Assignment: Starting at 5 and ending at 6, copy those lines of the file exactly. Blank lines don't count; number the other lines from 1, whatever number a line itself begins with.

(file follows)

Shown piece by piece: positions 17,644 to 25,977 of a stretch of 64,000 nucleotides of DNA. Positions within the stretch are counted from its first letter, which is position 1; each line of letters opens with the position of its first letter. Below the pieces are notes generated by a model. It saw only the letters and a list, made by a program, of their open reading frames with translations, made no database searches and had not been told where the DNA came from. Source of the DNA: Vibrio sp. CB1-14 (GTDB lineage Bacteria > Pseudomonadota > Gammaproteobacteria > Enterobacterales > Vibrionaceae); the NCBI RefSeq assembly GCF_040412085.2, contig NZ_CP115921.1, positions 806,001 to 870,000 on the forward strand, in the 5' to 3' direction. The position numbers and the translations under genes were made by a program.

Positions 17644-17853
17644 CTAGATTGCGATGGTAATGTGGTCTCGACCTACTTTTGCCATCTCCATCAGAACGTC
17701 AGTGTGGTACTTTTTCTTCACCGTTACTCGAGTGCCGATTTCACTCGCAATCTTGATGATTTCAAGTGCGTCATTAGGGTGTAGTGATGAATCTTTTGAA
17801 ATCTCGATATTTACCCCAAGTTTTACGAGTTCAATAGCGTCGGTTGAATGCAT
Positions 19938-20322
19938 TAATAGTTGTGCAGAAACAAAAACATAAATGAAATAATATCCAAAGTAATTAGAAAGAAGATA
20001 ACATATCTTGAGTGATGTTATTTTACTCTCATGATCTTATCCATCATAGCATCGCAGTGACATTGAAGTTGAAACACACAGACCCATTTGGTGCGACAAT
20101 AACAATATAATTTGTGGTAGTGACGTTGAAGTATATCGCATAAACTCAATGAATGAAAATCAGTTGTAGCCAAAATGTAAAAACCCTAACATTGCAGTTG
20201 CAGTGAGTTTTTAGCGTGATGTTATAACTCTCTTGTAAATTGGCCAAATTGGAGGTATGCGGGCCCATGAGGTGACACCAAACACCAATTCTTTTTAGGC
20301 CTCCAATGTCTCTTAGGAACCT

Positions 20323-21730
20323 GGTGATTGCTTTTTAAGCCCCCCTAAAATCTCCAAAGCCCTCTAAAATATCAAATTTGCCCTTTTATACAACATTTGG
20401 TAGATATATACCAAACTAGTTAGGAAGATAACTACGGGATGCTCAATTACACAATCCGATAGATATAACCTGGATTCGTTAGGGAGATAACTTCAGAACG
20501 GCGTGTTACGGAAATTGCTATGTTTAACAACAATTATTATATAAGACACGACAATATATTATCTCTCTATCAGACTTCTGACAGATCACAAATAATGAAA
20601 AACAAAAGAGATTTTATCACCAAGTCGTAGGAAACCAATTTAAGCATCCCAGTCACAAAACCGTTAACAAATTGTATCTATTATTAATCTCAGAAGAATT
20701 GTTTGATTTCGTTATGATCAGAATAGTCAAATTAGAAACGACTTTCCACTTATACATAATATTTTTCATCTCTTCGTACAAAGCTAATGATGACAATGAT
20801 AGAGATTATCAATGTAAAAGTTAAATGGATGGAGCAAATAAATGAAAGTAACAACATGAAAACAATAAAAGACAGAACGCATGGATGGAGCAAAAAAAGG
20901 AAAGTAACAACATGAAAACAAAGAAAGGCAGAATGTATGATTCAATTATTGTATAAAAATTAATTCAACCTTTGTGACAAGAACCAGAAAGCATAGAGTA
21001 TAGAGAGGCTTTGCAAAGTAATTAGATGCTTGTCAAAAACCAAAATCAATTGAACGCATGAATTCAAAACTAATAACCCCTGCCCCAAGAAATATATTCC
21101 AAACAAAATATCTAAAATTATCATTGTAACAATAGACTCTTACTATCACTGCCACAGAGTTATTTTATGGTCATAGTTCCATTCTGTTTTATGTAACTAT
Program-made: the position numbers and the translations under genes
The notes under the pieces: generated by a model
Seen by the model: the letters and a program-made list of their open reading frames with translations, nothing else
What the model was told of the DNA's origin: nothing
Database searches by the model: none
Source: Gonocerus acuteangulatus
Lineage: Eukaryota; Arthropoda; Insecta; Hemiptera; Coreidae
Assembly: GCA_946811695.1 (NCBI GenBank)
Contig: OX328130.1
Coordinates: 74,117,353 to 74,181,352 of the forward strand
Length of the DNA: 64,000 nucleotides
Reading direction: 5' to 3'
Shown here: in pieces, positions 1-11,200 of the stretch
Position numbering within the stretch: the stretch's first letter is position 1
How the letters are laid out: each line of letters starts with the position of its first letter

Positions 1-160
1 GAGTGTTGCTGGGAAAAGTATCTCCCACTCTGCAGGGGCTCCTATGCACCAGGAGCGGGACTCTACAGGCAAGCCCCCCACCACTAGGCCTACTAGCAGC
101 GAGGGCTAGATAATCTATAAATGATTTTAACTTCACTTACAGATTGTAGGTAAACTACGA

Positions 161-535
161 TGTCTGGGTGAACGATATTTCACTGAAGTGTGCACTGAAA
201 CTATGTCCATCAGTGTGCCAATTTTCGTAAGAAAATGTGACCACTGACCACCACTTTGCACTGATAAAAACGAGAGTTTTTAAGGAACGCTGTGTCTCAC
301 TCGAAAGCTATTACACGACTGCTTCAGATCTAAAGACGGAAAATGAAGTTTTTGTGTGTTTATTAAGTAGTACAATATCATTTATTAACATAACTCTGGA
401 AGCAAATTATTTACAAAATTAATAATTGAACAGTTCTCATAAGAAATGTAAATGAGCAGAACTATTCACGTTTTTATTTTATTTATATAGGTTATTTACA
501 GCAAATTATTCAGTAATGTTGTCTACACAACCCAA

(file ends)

17801 ATCTCGATATTTACCCCAAGTTTTACGAGTTCAATAGCGTCGGTTGAATGCAT
Positions 19938-20322